Since kinetic energy scales with the square of velocity, if one of the component velocities is double the other, its contribution to the total energy is 4 times greater. The end result is going to be close to the greater of the component velocities (in the worst case about 1.4 times greater if they're equal).

There is an issue here, but it isn't Earth's gravitational acceleration, it's that the velocity relative to Earth at a distance is 24.42 km/s. If that's the delta-v they applied (not familiar with the book), it implies Ryugu was somehow at rest with respect to Earth and at the same distance from the sun, or the vectors and change within the sun's gravity well coincidentally added up in just the right way that their delta-v ended up equaling their earth-relative velocity in the end.

• Since it's a reasonably near earth asteroid it would be moving at a velocity similar to Earth. I have no problem with the arrival speed (and your calculations show that he got that right--my gut said it was reasonable, I didn't actually do the math) but just about everything else about that flight doesn't work. – Loren Pechtel Dec 2 '20 at 5:05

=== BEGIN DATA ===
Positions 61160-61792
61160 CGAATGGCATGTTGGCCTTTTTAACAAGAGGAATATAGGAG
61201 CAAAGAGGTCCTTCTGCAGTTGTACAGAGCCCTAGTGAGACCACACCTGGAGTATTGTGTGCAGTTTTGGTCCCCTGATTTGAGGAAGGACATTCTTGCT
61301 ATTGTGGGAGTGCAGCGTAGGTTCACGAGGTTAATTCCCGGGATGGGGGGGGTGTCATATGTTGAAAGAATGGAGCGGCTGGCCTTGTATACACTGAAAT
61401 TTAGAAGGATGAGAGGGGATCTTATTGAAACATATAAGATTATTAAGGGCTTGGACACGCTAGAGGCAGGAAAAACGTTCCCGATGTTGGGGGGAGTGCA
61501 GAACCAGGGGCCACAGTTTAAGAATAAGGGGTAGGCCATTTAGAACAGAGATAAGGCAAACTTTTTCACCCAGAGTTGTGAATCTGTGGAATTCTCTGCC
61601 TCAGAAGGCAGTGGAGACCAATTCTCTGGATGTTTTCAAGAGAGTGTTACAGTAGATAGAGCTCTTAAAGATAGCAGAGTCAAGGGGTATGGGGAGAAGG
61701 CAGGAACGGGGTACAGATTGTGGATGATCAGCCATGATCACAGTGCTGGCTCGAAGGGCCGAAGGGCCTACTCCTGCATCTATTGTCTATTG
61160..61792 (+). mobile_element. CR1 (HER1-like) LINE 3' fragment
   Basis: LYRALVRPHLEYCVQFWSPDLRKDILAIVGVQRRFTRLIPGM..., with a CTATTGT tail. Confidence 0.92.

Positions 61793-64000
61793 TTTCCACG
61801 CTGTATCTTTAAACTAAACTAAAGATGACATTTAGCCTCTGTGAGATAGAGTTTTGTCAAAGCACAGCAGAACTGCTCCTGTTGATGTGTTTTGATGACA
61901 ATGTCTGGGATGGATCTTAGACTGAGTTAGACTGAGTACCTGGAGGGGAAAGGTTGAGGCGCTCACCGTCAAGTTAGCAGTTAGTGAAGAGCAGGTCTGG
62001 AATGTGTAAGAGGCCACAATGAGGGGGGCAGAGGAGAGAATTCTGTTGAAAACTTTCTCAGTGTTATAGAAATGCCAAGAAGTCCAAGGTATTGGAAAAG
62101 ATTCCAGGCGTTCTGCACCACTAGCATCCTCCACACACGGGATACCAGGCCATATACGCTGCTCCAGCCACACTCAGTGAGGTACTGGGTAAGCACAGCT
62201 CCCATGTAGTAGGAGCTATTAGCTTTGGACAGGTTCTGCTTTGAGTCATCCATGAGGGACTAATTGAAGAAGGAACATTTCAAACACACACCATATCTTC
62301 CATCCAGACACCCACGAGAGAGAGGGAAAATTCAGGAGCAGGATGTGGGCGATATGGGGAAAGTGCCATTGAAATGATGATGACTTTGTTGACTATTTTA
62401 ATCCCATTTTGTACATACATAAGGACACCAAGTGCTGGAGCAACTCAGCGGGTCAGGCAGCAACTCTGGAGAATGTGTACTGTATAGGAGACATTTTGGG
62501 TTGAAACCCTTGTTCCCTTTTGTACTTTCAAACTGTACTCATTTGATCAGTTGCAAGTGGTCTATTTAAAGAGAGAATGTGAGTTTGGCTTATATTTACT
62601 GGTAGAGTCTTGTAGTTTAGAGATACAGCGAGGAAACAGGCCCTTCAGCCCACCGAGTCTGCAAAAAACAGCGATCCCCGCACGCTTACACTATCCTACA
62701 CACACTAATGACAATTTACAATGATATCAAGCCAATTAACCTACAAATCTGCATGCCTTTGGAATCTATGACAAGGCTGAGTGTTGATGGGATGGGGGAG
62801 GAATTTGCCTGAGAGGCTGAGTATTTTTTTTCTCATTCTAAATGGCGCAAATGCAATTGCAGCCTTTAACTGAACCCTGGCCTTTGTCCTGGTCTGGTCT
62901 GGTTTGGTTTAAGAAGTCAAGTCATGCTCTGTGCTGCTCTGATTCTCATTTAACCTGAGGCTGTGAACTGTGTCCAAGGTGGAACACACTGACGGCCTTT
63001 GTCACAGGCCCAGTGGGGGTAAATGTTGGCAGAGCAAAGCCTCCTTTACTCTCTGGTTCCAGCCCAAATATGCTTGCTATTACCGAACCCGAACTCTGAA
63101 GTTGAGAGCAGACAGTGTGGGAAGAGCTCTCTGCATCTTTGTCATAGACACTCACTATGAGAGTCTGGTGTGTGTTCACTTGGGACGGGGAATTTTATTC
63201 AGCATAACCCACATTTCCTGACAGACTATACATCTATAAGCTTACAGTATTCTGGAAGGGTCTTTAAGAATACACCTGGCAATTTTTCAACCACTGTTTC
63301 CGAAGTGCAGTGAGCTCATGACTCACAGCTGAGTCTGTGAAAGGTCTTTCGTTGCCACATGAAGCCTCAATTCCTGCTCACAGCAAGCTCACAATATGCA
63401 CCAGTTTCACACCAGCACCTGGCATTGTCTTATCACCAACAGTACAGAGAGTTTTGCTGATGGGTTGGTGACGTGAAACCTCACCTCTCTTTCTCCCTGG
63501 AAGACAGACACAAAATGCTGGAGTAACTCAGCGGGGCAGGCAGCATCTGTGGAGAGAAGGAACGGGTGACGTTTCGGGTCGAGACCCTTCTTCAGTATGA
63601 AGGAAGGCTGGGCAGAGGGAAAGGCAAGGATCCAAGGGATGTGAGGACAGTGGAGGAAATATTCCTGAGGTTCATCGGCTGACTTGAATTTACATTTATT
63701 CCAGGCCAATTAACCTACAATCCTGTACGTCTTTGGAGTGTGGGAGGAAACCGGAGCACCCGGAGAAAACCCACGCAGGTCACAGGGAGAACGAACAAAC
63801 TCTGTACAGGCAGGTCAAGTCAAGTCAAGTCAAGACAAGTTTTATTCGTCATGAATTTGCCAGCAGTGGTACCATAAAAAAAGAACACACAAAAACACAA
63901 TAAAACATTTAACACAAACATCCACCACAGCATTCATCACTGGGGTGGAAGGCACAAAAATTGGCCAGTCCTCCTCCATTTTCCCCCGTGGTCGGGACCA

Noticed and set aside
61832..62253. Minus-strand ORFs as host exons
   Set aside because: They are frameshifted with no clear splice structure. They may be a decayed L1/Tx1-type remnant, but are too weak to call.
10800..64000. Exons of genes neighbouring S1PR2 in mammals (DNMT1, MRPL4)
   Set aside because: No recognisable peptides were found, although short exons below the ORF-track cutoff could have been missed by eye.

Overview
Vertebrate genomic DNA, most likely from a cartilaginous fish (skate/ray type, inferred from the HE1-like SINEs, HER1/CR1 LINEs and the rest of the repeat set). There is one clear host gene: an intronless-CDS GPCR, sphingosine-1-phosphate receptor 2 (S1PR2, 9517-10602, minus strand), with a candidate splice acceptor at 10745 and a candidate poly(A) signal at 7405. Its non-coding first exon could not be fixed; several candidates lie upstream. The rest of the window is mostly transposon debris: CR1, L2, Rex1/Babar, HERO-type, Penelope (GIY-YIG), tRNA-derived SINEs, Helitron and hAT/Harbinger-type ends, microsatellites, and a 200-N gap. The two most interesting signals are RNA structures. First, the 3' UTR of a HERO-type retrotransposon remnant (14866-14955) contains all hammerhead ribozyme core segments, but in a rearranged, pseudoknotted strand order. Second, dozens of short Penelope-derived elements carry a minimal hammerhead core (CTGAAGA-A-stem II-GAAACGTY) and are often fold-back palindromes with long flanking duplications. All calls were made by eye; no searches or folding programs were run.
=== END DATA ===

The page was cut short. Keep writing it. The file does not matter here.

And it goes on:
• @LorenPechtel its orbit extends out past that of Mars, and its orbital velocity varies from 22 km/s to 33 km/s, in directions that diverge significantly from a circular orbit. – Christopher James Huff Dec 2 '20 at 12:13
• As I said, reasonably near Earth. We don't know the path they are taking returning to Earth, I'll give him the benefit of the doubt on that. I listed a bunch of other things I find to be far more of an issue. – Loren Pechtel Dec 3 '20 at 21:23
• Can you give a bit more detail about how you got 11.2 km/s? That's the two-body potential energy due to attraction to earth (ignoring the sun)? What initial distance did you use? – Quantum7 Dec 8 '20 at 22:13
• Yes, that's from the fall into Earth's gravity well. I didn't use any particular initial distance, the spacecraft would have started out far enough that "infinity" is a very good approximation. – Christopher James Huff Dec 8 '20 at 22:33

I haven't worked out just how flawed his orbits are but they don't work.

1. 24 km/sec is an awful lot of rocket, especially considering the payload they're carrying. Note that this is way beyond the Apollo/Saturn V stack which I believe is the biggest ever built using chemical engines. (The total delta-v of the Dawn mission was higher but a big chunk of it came from ion engines.)

2. I can remotely conceive of bringing the second engine along for safety but there was absolutely no reason to burn both. They have plenty of time, they aren't taking advantage of a gravity assist, there is absolutely nothing gained by piling on the acceleration other than having to make all your support structures stronger and thus reducing the performance of your rocket.